ACCESS Food and Supply Distribution - This week only ACCESS will be setting up distributions sites this week for those who have been displaced by the local fires. The items will include convenience food, personal care items, and bedding while supplies last. · North Medford Walmart Parking Lot - Tuesday and Thursday – pm · Eagle Point Walmart Parking Lot - Wednesday Friday – pm

Family Nurturing Center in downtown Medford – N Oakdale Ave, Medford, OR Hours: 8 a.m. – 6 p.m. Available: food, camp gear, clothes, books, kids’ toys, shoes. Still in need of phone chargers, bags, hygiene products. South Medford Walmart (place to give/get food/resources) – Center Dr, Medford, OR

The Devereux Center (showers/meals/clothing available) is a day center offering services to the homeless and mentally ill in and around Coos Bay, Oregon. We are open from (M, T, W, & F) Newmark Avenue, Coos Bay, Oregon ()

Kids Unlimited (place to give/get food/resources) – N Riverside Ave, Medford, OR 7 Day Adventist Church (place to get clothing) – Greenwood St, Medford, OR Sunday 11 a.m. – 3 p.m.

Living Waters Church – East Jackson Street, Medford OR providing food, supplies, clothes and camping supplies.

New Life Church of the Nazerene – E McAndrews, Medford Basic supplies, clothing, essentials. Parking lot available for vehicles/RVs

Rogue Valley Christian Church – S Oakdale Ave, Medford, OR Offering food, resources WiFi, a place to hang out during the day.

St. Vincent de Paul - continues to offer showers and laundry services, sack lunches, groceries, clothing, household goods and traditional Social Services -- financial assistance with rent, utilities, etc. For more information, call () - () N. Pacific Hwy, Medford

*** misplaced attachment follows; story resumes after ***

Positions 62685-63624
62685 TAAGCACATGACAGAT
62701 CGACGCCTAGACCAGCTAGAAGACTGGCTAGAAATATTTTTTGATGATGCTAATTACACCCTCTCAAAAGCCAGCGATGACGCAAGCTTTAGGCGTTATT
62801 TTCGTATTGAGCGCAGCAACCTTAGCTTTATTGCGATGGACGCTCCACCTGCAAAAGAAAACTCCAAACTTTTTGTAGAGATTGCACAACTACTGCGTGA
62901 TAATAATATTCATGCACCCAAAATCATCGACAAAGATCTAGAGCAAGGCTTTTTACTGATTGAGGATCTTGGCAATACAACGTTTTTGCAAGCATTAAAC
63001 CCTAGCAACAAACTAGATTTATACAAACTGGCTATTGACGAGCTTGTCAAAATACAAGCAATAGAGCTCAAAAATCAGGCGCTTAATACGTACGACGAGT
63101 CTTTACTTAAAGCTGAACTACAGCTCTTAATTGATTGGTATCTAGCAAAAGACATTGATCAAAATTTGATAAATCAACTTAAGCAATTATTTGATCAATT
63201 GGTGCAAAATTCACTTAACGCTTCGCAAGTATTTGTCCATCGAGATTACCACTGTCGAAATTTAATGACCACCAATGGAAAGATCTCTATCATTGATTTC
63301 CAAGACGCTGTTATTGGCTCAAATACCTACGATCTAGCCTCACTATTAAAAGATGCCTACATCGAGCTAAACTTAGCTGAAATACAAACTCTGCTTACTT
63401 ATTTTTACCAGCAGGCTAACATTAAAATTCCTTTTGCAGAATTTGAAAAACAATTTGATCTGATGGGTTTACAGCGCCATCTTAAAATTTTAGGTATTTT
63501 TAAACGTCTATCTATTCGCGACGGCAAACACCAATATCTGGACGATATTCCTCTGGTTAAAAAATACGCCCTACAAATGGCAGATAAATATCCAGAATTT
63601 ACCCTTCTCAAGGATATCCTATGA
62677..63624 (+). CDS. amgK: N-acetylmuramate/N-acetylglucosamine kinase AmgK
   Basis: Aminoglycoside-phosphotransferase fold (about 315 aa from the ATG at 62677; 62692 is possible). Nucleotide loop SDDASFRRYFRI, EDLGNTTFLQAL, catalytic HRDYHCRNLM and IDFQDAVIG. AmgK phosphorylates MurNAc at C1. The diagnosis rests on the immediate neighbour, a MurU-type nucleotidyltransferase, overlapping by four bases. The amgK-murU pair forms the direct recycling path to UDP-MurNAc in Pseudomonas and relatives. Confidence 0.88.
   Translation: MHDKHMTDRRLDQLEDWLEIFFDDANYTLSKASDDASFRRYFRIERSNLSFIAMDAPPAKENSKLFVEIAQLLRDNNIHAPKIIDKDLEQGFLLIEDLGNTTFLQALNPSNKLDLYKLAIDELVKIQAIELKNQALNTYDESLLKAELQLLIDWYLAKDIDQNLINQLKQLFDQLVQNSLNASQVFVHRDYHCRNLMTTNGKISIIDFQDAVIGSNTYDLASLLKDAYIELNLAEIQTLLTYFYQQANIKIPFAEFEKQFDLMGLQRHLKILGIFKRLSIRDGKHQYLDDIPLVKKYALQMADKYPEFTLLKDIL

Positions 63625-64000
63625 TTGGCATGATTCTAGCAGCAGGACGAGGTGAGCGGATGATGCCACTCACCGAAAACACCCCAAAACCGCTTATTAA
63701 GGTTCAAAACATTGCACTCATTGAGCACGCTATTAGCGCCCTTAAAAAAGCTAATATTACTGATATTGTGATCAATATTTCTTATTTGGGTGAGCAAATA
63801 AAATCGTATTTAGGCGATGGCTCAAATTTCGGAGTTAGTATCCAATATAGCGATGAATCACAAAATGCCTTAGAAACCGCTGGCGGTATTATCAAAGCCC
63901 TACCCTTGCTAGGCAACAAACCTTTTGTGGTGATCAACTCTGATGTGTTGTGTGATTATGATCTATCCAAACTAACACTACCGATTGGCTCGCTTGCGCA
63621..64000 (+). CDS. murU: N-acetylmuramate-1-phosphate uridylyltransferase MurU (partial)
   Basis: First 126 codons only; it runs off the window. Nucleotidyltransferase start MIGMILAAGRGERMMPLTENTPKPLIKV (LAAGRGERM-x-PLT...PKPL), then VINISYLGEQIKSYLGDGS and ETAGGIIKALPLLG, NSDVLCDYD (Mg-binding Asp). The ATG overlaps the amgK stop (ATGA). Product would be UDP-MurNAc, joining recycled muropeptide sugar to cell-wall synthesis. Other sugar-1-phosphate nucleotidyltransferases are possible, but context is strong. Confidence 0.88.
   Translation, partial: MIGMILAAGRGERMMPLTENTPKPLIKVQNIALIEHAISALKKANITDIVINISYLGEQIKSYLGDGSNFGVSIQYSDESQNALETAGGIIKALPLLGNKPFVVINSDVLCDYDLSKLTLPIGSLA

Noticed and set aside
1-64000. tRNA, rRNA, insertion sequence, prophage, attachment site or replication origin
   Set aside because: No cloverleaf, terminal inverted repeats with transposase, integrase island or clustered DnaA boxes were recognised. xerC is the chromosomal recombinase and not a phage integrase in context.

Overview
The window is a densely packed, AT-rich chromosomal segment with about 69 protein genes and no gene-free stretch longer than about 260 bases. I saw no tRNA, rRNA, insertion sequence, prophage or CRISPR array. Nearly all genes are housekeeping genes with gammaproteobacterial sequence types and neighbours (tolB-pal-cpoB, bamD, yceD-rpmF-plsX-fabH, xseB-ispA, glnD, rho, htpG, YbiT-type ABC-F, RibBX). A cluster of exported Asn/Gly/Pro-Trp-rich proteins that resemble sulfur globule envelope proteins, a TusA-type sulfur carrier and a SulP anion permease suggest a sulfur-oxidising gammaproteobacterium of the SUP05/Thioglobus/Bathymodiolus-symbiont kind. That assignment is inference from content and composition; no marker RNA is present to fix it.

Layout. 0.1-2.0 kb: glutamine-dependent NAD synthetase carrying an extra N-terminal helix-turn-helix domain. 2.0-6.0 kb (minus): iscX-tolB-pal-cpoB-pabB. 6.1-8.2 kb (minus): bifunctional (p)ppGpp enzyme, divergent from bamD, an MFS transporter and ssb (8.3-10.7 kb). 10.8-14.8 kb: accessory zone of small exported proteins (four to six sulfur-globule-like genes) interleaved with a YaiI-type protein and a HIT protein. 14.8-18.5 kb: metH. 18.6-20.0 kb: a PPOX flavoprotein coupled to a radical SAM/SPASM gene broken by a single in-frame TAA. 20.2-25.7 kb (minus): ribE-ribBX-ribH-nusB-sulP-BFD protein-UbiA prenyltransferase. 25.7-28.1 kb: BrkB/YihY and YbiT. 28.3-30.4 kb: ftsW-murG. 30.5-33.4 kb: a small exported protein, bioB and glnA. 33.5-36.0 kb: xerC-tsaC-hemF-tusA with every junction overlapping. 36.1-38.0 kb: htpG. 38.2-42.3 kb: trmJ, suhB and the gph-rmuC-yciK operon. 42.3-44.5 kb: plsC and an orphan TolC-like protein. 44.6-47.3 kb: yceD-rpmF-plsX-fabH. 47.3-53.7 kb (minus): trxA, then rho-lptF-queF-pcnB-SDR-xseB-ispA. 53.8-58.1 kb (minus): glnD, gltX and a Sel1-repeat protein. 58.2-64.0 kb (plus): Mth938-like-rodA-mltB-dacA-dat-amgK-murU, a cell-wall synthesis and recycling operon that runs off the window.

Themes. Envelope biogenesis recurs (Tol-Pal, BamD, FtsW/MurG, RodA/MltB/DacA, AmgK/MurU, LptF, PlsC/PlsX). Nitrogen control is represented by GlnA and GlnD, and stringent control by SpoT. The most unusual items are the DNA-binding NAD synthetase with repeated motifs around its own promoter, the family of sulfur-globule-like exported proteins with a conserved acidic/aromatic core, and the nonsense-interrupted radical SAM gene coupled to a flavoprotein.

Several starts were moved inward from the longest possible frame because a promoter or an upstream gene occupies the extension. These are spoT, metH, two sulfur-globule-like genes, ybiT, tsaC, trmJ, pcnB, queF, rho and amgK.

Set Free Ministry W. Main St, Medford clothing, food, meals, showers/laundry services.

Klamath Falls Gospel Mission – Mission Ave., Klamath Falls, OR Bedding, pillows, toiletries, sack lunches, water bottles, and personal hygiene for evacuees. Clothing available to evacuees at no charge at our Thrift Store Klamath Ave. in Klamath Falls, Phone: Paddington Station – E Main St, Ashland, OR Free change of clothing for anyone displaced by the fire.

Carpenter Hall in Ashland – 15 S Pioneer St, Ashland, OR Available here: Pet food, personal products, household items, blankets, toys, coats

Teresa McCormick Center – S Pacific Highway, Medford, OR Teresa McCormick Center – S Pacific Highway, Medford, OR Hours: Those affected by the fires Mon-Fri 9 am to 5 pm (Clothing, hygiene, linens, some camping gear, back packs and other basic essentials). General food pantry hours: Mondays 2 pm to pm and Thursdays 10 am to 1 pm Thursdays from

Southern Oregon Fire Relief – E Main St, Medford, OR Donations and pick up. Toiletries, food, water, clothing, blankets, pillows, tooth brushes, soap, batteries, propane, camping equipment, baby supplies, school supplies.

Klamath Lake Food Bank – Maywood Dr, Klamath Falls, OR If you need food assistance please call

Ashland High School – S Mountain Ave. Ashland, OR , Collecting donations of essential items. Available for affected families to pick up between each day, including weekends.

FREE MEALS - FOOD

Ashland Middle School, Walker Avenue Ashland, OR Ashland High School, South Mountain Ave Ashland, OR